• Location: Farmville, VA
  • Accreditation: Southern Association of Colleges and Schools Commission on Colleges (SACSCOC); Council on Accreditation of Parks, Recreation, Tourism, and Related Professions (COAPRT)
  • Expected Time to Completion: Four years
  • Estimated Tuition: In-state ($14,398.78 per semester); out-of-state ($20,503.78 per semester)

Education & Certification of a Recreational Counselor

Most employers will seek to hire a candidate who is certified as a recreational counselor by the National Council for Therapeutic Recreation Certification (NCTRC). This group offers the Certified Therapeutic Recreation Specialist (CTRS) credential, which candidates may qualify for through one of three pathways: academic, equivalent, or professional experience.

The first option requires a bachelor’s degree in recreational therapy, completion of a supervised internship of at least 560 hours, and passing the NCTRC Certification Exam. The other options allow for students to have bachelor’s degrees in unrelated fields, but demonstrate their qualifications through various work and education experiences in addition to passing the NCTRC Certification Exam. If students know that they wish to become recreational counselors but have a degree in an unrelated field, volunteer work can make a big difference here.

Following the NCTRC’s academic path requires completing a minimum of 90 credits through a qualified degree program. It also requires a minimum 560-hour, 14-consecutive week internship. The first equivalency path requires an education consisting of a minimum of 24 credits of recreational therapy coursework along with 24 credits of supportive coursework in a related field such as social sciences and humanities, along with a minimum of five years of full-time paid work in the recreational therapy field. The professional eligibility path requires similar academic requirements as given above along with a minimum of 5,000 hours of paid work experience or a minimum of 1,500 hours of paid work experience under the supervision of a CTRS.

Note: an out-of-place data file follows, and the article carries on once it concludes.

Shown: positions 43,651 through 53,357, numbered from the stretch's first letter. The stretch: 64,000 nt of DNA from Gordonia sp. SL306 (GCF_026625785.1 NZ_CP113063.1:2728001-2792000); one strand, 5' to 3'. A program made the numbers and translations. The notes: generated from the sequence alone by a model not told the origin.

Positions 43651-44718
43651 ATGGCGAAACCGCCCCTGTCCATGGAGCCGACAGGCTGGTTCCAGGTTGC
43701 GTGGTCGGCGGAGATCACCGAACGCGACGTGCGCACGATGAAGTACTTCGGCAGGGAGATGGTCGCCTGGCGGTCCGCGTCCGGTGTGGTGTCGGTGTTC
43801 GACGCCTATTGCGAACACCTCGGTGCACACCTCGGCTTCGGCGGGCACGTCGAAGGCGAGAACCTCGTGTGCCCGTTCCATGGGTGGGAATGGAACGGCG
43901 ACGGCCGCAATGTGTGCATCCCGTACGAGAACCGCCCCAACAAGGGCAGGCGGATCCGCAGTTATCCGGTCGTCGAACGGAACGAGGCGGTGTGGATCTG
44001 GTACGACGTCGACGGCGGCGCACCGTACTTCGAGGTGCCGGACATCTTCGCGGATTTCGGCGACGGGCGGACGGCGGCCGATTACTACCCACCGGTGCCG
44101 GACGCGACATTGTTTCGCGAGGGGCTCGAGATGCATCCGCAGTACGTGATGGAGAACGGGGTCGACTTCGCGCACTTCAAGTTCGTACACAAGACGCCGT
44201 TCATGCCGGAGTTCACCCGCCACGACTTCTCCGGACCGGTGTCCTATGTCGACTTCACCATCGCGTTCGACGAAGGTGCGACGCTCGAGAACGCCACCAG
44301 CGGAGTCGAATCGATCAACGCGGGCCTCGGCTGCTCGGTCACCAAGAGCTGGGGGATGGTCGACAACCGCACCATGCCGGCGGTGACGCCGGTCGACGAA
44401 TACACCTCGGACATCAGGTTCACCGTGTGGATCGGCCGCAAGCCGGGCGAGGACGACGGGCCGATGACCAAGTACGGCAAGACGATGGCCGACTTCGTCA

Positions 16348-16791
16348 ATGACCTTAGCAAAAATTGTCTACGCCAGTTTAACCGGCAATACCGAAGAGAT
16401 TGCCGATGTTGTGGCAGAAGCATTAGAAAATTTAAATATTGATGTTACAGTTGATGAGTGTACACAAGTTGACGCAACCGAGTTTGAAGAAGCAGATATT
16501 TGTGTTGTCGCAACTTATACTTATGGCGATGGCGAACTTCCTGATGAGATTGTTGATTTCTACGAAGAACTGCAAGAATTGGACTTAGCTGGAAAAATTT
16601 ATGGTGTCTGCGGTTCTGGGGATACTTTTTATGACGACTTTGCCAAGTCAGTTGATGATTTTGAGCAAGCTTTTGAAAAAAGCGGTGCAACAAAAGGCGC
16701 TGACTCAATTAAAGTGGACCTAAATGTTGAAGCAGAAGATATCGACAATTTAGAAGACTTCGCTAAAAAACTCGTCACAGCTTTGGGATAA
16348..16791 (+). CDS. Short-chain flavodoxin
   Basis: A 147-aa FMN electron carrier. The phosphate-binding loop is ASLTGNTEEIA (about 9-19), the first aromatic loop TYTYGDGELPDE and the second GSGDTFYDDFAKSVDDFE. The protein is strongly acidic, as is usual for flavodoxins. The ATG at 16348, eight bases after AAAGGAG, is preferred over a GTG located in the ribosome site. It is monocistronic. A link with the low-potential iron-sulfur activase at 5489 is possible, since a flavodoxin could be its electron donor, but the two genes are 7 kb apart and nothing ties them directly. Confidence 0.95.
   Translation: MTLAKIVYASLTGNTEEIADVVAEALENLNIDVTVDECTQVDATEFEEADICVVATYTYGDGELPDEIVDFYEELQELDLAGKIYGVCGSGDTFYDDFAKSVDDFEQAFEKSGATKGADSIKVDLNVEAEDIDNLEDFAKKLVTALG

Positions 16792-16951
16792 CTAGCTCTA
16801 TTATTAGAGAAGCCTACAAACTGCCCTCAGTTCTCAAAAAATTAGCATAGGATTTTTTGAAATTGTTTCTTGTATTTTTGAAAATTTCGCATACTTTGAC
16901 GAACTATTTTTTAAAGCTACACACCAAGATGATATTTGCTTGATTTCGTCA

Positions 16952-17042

Students who pursue credentialing by the NCTRC can become certified in seven areas: behavioral health; community inclusion services; developmental disabilities; geriatrics; physical medicine and rehabilitation; pediatrics; and adaptive sports and recreation. Many programs and organizations also offer recreational counselor certification programs.

According to the American Therapeutic Recreation Association (ATRA), only five states currently have laws regulating the licensure of Recreational Therapy and Therapeutic Recreation. New Hampshire, New Jersey, North Carolina, Oklahoma, and Utah are those states. Other states are in the process of creating licensure.

For more information on recreational therapy licensure, consult with the state’s medical board in the state where the student plans to practice.

Supervised Hour Requirements for a Recreational Counselor

Among those states that do require licensing, the educational requirements are similar—they require completion of an academic program with a bachelor’s degree or higher from an accredited college or university with a major in therapeutic recreation or a major in recreation or leisure with an option in therapeutic recreation.

Field experience as defined by the NCTRC is required, under the supervision of a Certified Therapeutic Recreation Specialist (CTRS) approved by the educational institution where the applicant has met his or her academic requirements, along with successful completion of the NCTRC exam.

The NCTRC provides a professional experience pathway for those who have some educational experience that is not specifically RT/TR-degree related. The professional eligibility path requires either a minimum of 5,000 hours of paid work experience or a minimum of 1,500 hours of paid work experience under the supervision of a CTRS, with direct supervision of at least one hour per every ten hours worked each week.

Licensure of a Recreational Counselor

Although only five states currently have laws regulating the licensure of recreational therapy and therapeutic recreation, there is a national certification standard in place by the NCTRC. Certification is not mandatory for some recreational therapy jobs, but the best job prospects will be found by those who voluntarily undergo the national certification by the NCTRC. This credential is awarded to those who have completed recreational therapists who have passed a written exam and completed a supervised internship of at least 480 hours.

Recreational Counselor Licensure Renewal Requirements

In New Hampshire—one of the five states that currently have laws regulating the licensure of recreational therapy and therapeutic recreation—recreational counselor licensure renewal requirements are that the licensee complete 30 hours within each two-year period to qualify for renewal. The other states that require licensure have similar requirements.